LINDA: If it was one thing, everyone would do it. But it is a combination of tenacity, grit, and humility. Simply put, you own your own development. Seek out learning opportunities, take on challenges, and ask lots of questions from people who know the answers. Above all, stop making excuses and go get it.
STEFANIE: As one of a growing number of women leaders in LP, what advice would you give to a team leader who is interested in expanding the diversity on their team? Do you have any advice on how a team leader can recruit and retain more women in their LP department?
LINDA: In loss prevention and asset protection, our recruitment efforts have historically tended to be siloed. In order to attract a diverse candidate base, recruitment efforts should be expanded. College campuses and diverse studies can be a rich source for discovering talent. To attract more diversity, including women, we need to do a better job of highlighting all aspects of the role, not just the traditional aspects of loss prevention. Staying diverse is acknowledging that everyone has something to offer, and by obtaining the best talent and candidates, we better serve our organizations. As chair for the NRF’s Women in Loss Prevention Network (WILPN) this is our goal.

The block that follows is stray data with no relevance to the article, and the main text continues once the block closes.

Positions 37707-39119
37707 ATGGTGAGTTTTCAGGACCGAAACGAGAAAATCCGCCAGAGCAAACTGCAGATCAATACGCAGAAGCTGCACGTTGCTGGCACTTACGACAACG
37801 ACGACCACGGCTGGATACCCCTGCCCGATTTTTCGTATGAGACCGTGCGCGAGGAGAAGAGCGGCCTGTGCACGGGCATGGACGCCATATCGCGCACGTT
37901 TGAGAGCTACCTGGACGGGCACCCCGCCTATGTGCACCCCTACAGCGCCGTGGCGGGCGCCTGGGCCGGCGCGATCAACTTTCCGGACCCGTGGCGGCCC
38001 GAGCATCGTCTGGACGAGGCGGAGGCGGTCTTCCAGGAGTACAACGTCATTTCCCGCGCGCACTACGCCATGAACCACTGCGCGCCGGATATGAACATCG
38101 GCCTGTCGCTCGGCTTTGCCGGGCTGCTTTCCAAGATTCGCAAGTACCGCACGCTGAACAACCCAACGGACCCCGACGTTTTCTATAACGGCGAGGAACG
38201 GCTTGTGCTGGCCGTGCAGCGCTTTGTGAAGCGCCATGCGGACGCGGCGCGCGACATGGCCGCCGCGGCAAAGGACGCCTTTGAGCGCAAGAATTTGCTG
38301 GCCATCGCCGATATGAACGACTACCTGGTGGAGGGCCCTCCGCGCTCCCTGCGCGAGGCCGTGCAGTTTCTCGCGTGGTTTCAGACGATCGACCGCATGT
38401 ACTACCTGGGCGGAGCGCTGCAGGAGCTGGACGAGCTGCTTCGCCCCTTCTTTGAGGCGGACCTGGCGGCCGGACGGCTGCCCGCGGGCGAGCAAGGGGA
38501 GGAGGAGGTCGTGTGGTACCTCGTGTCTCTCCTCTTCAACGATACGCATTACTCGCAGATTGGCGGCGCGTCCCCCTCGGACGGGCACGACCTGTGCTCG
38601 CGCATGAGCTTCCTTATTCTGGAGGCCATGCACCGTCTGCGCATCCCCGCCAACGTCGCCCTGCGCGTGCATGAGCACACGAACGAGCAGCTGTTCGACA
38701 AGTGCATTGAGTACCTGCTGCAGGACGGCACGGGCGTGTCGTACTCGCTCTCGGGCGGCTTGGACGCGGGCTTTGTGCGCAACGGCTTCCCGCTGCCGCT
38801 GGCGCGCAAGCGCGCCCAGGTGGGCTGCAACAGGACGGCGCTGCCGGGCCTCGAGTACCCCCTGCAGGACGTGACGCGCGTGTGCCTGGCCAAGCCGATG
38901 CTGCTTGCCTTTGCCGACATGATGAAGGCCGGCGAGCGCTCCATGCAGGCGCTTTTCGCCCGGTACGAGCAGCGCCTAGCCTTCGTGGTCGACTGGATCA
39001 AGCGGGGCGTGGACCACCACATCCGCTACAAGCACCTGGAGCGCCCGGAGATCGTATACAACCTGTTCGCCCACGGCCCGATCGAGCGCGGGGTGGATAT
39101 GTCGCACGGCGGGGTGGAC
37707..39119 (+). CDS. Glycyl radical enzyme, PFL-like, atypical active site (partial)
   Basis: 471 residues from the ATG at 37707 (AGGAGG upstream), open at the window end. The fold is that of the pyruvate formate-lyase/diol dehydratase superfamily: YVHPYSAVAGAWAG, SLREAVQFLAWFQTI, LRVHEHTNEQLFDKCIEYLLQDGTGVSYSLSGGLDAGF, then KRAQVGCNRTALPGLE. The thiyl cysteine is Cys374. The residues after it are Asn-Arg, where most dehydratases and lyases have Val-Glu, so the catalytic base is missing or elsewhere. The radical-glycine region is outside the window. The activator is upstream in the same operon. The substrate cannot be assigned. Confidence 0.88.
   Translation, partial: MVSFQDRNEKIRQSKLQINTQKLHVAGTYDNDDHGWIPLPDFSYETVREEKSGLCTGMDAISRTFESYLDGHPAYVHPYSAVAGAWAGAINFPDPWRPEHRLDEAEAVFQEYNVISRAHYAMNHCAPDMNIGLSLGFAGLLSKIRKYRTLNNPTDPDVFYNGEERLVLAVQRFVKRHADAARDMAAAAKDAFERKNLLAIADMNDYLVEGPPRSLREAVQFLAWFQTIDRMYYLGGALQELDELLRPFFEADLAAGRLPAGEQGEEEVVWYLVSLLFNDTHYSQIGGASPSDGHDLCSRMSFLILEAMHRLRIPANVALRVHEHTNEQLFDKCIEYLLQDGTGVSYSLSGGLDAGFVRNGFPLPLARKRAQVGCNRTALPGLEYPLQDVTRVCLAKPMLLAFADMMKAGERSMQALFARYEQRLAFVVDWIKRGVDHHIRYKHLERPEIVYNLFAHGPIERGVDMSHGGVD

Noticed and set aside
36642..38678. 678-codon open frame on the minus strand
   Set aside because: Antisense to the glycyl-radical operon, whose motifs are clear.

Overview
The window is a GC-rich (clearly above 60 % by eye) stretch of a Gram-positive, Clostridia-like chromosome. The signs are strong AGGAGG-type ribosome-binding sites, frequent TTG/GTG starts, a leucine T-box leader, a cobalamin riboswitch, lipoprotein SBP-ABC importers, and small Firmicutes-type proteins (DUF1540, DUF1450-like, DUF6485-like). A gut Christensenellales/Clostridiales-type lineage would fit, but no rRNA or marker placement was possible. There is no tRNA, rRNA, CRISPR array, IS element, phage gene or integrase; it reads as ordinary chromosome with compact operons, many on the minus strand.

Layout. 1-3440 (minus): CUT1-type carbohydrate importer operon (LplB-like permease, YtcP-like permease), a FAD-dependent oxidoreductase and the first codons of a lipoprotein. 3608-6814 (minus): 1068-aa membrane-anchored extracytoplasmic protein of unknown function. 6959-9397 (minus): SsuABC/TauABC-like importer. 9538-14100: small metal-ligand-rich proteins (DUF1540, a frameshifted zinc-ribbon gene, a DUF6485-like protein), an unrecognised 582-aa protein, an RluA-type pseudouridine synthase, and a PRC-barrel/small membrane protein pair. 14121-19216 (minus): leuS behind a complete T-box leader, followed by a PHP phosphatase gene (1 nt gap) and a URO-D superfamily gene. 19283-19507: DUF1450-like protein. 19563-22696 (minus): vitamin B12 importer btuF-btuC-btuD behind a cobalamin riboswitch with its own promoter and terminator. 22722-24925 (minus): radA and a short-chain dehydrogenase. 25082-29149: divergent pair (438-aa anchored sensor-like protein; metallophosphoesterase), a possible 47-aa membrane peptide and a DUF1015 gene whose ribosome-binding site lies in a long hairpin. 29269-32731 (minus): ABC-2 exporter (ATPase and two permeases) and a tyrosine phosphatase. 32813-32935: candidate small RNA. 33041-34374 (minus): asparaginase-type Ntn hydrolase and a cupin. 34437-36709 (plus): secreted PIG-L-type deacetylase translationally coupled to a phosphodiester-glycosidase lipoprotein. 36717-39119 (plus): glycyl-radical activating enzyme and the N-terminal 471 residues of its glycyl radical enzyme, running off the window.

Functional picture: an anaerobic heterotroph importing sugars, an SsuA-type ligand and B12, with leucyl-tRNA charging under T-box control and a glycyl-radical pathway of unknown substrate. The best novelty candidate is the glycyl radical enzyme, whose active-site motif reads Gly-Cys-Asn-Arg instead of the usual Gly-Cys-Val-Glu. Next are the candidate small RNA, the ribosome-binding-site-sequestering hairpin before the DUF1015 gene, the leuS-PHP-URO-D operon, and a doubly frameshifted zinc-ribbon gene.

STEFANIE: Specialty retailers typically run lean teams across multiple geographies; is that the case at DSW? How do you keep your team connected?
LINDA: Most retailers are learning how to be more effective with teams located in various places. At DSW, we leverage technology so as not to let geography be a barrier.
STEFANIE: In this issue we are educating our audience about trade shows and the various associations in our community of loss prevention. Every time I see you at trade shows or industry meetings, you seem to have your stuff together and have a plan. You don’t seem stressed or hurried and you always make time to connect with others. How the heck do you do this?
LINDA: I want to get the most out of my time, so I plan in advance—who I want to visit, the connections I want to make, and the events I want to attend. At the beginning of the year, I decide which events to attend and then I organize each event and create a schedule for each day in my Outlook calendar. I review and research industry trends and plan who to meet and when. I make notes on important topics and schedule meetings, appointments, and demonstrations.